A large picture of a donkey presides over Drenka Willen's spacious office at Harcourt. The 73-year-old editor, who carries the legendary mantle of Helen and Kurt Wolff Books on her slim shoulders with the same light yet determined elegance with which she wears three delicate ornaments around her neck, laughs about the creature dominating her wall.

"Years and years ago, two Russian publishers gave me that picture. I haven't heard from them for ages, but the donkey stayed. I found it incredibly appealing," she says in an English laced with strong overtones of mitteleuropa. Her smile manages amusement and serenity at the same time.

Although Willen prefers reticence—except when talking about a book—pressed about this particular donkey, she confides: "Maybe it's a little symbolic of my survival."

Further symbolism is evident in Umberto Eco's Baudolino, Harcourt's biggest book for a long time. Willen has worked with the Italian professor since his first book, The Name of the Rose, was bought by Helen Wolff for $4,000 and burst onto bestseller lists around the world. She has also worked with four of the Nobel literature laureates from the past dozen years: Günter Grass (1999), Jose Saramago (1998), Wislawa Szymborska (1996) and Octavio Paz (1990).

Her list is of outstandingly consistent quality. It provides a rare home for translations—as well as the Nobel winners, writers like Arturo Perez-Reverte, Italo Calvino and Yehuda Amichai are there. It's also a berth for carefully selected writing in English, along the lines of David Guterson's Snow Falling on Cedars and Claire Messud's novels. What it doesn't provide is any room for dross.

Willen is a reluctant participant in PW's visit: "I always think an interview with an author is much better than an interview with an editor," she begins. But if it will help her beloved books, she'll talk about her 39-year association with one house.

That house has had many names. When she arrived in 1963, it was called Harcourt, Brace & World. By 1970, its name had changed to reflect its then center of gravity, William Jovanovich. After the company was weakened in Jovanovich's battle with a predatory Robert Maxwell, it was owned in the 1990s by General Cinema. Now it is part of Reed Elsevier.

Willen describes herself as "a Serb from a small Croatian town near Zagreb." This quiet woman grows quieter still when talking about her youth. "In 1941, I lost my father, brother and numerous relations. My mother, sister and I moved to Belgrade as refugees. During the war, we studied German. After the war, we studied Russian and English."

She was linguistically talented and went on to Birmingham University. "After all those wartime years in Yugoslavia, England seemed very stable to me in 1949," she recalls. She ended up teaching English at the University of Belgrade from 1953 to 1956, and married an American from New York. Once across the Atlantic, she got a job working on an encyclopedia yearbook.

Meanwhile, in 1961, after a celebrated career in Europe and then in America—where they had published Boris Pasternak's Dr. Zhivago, Anne Morrow Lindbergh's Gift from the Sea, Giuseppe di Lampedusa's The Leopard and so many other important works at Pantheon Books with their partner, Jacques Schiffrin—Helen and Kurt Wolff had accepted an offer from William Jovanovich to start an imprint.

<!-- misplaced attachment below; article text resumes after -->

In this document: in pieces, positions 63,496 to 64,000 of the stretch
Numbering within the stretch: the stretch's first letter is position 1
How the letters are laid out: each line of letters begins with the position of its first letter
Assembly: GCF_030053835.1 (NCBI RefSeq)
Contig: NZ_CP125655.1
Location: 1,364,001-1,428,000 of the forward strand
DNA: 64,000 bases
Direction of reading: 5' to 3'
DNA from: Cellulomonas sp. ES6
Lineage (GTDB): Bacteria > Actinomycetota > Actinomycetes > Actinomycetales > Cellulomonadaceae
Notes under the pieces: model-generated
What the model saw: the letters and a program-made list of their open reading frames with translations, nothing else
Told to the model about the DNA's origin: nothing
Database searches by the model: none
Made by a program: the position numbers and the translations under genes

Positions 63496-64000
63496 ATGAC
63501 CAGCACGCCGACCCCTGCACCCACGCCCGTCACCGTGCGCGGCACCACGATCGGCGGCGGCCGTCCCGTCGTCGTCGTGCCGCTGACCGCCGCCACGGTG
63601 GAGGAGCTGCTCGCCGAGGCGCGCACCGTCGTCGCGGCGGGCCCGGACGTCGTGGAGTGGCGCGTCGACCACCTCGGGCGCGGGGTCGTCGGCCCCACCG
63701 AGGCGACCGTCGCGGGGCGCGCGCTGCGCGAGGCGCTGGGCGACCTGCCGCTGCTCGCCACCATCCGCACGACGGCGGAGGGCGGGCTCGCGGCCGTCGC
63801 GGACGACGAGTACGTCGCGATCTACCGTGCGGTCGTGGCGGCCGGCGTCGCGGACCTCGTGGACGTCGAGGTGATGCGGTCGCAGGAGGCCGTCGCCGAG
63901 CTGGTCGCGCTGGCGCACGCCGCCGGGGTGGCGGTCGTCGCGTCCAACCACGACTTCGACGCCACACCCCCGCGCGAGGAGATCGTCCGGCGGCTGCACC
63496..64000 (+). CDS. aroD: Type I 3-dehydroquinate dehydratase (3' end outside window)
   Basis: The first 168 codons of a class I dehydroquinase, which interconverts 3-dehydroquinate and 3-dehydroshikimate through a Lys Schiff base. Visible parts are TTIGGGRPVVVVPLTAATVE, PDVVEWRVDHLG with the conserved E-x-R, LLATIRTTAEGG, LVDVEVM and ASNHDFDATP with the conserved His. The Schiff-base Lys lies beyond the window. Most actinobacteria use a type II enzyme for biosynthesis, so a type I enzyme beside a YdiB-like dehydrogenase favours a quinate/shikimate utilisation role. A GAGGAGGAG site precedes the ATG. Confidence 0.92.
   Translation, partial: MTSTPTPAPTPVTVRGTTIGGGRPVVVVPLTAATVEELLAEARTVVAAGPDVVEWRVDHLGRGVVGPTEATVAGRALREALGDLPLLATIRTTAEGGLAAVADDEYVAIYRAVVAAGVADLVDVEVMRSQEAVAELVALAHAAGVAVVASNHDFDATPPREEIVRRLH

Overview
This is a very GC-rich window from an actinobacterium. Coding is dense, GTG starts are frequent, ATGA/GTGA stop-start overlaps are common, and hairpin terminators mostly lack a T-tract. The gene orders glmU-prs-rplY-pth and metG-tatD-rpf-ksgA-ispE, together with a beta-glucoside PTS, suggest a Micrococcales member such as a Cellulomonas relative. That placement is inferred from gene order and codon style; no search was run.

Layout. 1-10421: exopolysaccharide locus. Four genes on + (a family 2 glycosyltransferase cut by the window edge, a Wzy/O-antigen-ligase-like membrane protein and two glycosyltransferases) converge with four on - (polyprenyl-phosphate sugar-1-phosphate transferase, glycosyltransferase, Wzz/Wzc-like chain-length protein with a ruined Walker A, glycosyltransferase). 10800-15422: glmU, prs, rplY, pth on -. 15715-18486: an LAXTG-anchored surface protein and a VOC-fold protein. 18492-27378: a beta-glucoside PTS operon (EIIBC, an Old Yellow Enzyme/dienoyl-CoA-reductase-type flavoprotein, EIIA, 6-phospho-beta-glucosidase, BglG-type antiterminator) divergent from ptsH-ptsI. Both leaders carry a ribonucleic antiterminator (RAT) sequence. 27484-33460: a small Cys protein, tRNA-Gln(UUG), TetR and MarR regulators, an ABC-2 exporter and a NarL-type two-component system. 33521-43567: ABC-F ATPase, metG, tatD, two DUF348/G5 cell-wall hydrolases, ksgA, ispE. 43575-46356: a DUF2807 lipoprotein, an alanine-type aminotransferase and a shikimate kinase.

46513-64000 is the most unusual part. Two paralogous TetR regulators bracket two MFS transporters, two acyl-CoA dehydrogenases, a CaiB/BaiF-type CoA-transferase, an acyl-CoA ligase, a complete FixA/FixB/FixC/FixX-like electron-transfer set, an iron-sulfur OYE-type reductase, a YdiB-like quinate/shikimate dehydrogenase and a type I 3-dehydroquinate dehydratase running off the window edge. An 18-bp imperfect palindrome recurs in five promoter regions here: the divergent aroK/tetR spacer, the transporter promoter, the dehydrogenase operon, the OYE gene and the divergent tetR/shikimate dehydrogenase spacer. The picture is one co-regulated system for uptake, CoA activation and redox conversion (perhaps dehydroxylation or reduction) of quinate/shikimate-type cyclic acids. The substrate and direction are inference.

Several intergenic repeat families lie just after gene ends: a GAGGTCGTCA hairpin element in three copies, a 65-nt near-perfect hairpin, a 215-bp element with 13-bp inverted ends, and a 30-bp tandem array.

Looking back from a world where imprints are an established part of the scene, it's jolting to realize that this was the first such arrangement. The Wolffs were based in Switzerland, where they had moved several years before the American publisher approached them. But after Kurt's death in 1963, Helen came back to New York.

Most people assume that Willen was brought into the company by Helen Wolff, whose successor she became in 1981. But Willen's life changed courtesy of two forces of nature: serendipity and Bill Jovanovich. In 1963, after she had the first of her two children, she left full-time work. While on a holiday back in Yugoslavia, she met a writer who had submitted a book to Jovanovich, whose roots were also in the Balkans. Willen explains, "It was his luxury to bring out some books by Yugoslavs. When I returned to New York, I sent him a note. Ivo Andric had recently won the Nobel, and Jovanovich had acquired a volume of his novellas. He asked if I'd translate it. I had no experience, but he insisted. I've been associated with the house ever since."

Willen says she hadn't worked for Helen Wolff before she took over the imprint, "although we were colleagues and friends." She worked for Jovanovich directly. "He was an interesting, brilliant man, willing to take a risk, appreciative of good literature and of a job well done. Mind you, he was very exacting," she acknowledges with a twinkle in her eyes.

"He would acquire certain books he didn't have time to see through, so I worked on those, and once in a while I'd come across something myself," Willen says. "For example, I worked on books by Danilo Kis, Milovan Djilas and Irving Howe. But it was largely after Mrs. Wolff retired that I started working with many others.

"I was bewildered when I was asked to take over the imprint. Helen Wolff was a legend. I didn't think I could do it. But William Jovanovich said, 'Why don't you try? If it doesn't work, we'll cross that bridge when we come to it.' "

After Jovanovich left, Willen says, "It seemed perhaps none of this would be possible." She's referring to January 1994, when Harcourt's trade operation was decimated in a restructuring. Willen was one of two hardcover editors left standing. She made scores of calls the weekend after the firings to see if her authors would stay.